A 75-year-old Caucasian man presented with a palpable right subscapular mass. The patient reported that the mass had been growing for several months, and that pain was elicited upon any movement or motion of his right upper extremity. Upon physical examination, the subcutaneous mass was palpated. It was firm and mobile, and located in the inferior region of the angle of the scapula. The patient reported that pain was elicited upon palpation of the subscapular region, as well as on abduction of his right arm. A chest CT scan without intravenous contrast was then performed, demonstrating bilateral soft tissue masses characteristic of elastofibroma dorsi.
Noncontrast CT demonstrated the presence of soft-tissue masses in the infrascapular region bilaterally, just deep to the anterior serratus and latissimus dorsi muscles, larger on the right measuring 7.1 cm in the AP dimension by 2.5 cm in the transverse dimension, by 6.6 cm in the craniocaudal dimension. These soft-tissue masses were also isodense to the surrounding musculature (Figure 1).
Elastofibroma dorsi is a benign slow growing connective tissue pseudotumor first described by Jarvi and Saxen in 1961.1,2 ED has been shown to be more common in elderly women with an average age of 65, and a prevalence of 2% to 24% in individuals that are older than 55.3,4 Bilateral ED has been observed more frequently, and represents about 30% of cases discovered by CT scan image studies.5
Speculation of the pathogenesis of ED has led to a strong suggestion that recurrent frictional irritation in the region of the angle of the scapula and the thoracic wall yields an increase in propagation of fibroblastic tissue.5 Therefore, occupation may be a risk factor. Studies have shown that ED is more commonly found to be right sided when unilateral, due to right hand dominance. As with patient described earlier, pain is the most common reported symptom. However, ED does tend to be asymptomatic. Affected individuals may also present with a limited range of motion of their upper extremity(ies) as a manifestation of the continued growth of the pseudotumor. Other clinical symptoms include: crepitus, popping or clicking of the scapular region due to contact with the elastofibroma and surrounding anatomical structures.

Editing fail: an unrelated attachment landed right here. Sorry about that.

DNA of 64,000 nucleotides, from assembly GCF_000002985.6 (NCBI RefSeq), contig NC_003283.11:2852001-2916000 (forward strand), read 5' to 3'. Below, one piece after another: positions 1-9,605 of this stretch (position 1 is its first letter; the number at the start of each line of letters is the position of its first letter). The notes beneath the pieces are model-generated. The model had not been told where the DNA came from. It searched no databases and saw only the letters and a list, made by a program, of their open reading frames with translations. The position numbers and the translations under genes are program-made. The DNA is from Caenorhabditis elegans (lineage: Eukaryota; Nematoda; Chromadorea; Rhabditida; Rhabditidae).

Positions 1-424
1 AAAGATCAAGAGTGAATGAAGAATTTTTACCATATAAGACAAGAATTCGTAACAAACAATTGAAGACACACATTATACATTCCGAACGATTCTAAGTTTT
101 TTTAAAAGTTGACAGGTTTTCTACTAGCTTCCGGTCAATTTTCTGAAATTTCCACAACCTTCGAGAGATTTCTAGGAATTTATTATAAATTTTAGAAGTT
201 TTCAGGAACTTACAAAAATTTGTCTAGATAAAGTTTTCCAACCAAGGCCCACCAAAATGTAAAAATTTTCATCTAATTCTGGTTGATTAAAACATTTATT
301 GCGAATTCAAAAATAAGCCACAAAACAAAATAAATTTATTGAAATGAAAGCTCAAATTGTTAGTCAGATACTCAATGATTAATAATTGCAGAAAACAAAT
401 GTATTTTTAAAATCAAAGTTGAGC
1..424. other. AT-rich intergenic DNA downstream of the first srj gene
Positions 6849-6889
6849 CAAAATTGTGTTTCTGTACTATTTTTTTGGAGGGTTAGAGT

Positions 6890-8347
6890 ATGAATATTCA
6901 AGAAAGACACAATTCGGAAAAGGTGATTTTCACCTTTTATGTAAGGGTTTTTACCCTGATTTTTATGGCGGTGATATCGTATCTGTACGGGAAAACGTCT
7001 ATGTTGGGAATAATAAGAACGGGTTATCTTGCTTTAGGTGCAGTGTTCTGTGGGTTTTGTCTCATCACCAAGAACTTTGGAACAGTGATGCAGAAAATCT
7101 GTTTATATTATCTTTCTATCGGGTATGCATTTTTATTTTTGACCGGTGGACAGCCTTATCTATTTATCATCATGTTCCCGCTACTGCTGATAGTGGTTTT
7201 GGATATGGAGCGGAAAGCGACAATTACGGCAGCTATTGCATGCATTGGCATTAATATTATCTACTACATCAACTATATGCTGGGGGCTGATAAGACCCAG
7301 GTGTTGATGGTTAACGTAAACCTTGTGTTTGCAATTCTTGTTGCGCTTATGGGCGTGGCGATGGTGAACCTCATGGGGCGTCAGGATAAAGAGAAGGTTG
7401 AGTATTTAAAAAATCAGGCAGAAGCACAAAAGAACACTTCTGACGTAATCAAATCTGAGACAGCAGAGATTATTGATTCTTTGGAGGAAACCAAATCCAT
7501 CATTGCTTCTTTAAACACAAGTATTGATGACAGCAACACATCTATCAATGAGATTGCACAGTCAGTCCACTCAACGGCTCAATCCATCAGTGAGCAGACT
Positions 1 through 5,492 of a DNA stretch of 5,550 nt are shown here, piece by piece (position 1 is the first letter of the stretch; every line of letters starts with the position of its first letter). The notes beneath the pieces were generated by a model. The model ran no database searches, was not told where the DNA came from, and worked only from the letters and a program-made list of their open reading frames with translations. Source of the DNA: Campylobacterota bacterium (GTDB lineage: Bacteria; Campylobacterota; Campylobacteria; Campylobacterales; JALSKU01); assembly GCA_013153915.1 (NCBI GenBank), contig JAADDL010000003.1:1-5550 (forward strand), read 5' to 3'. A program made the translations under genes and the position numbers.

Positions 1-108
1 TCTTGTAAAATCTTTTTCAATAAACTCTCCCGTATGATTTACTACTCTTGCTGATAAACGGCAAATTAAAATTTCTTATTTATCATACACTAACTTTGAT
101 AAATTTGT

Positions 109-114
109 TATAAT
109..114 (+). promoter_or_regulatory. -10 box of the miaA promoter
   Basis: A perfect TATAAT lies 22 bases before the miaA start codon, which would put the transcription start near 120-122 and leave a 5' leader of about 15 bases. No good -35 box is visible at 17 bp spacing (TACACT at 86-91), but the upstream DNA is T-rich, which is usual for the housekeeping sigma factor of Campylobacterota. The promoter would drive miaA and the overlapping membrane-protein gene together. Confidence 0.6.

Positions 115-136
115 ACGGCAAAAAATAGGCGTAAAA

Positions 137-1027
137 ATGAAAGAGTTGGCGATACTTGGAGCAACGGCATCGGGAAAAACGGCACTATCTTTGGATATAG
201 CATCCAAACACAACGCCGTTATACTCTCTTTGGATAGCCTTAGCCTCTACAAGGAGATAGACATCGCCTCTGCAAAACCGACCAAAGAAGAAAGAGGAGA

In a study done by Chandrasekar et al, the composition of the elastofibroma was revealed. Histology provided evidence that elastofibroma is hypocellular, containing a combination of collagen, fibroblasts and elastin with lipoid tissue interspersed centrally.1 This centrally placed adipose tissue allows it to be visualized via CT and MRI imaging. ED commonly presents as a layered appearance when viewed on CT with a soft-tissue or homogenous attenuation.6 Having access to imaging studies has allowed for a more conclusive diagnosis that has helped decline unnecessary testing, biopsies, false diagnosis and successful surgical excision of the elastofibroma.
Elastofibroma dorsi is a benign slow growing connective tissue pseudotumor typically found in the elderly population. Its characteristic infrascapular location, soft-tissue or homogeneous central fatty attenuation allows for visualization on imaging. Furthermore, in hopes to enlighten radiologists of this incidental finding, a direct diagnosis can be made on CT when all the above findings are present, with no further need to biopsy the tissue given that the patient is asymptomatic.
Elastofibroma dorsi. Appl Radiol. 2018;47(2):27-28.
Prepared by Dr. Yaldoo while serving as a Diagnostic Radiology Resident at McLaren Oakland Hospital in Pontiac, MI; Christopher C. Zarour, while a MS4 at the University of Medicine and Health Science, St. Kitts, and serving a Clinical Clerkship at McLaren Oakland Hospital in Pontiac, MI; and Philip Estrellas, MD, while a Radiologist at McLaren Oakland Hospital in Pontiac, MI.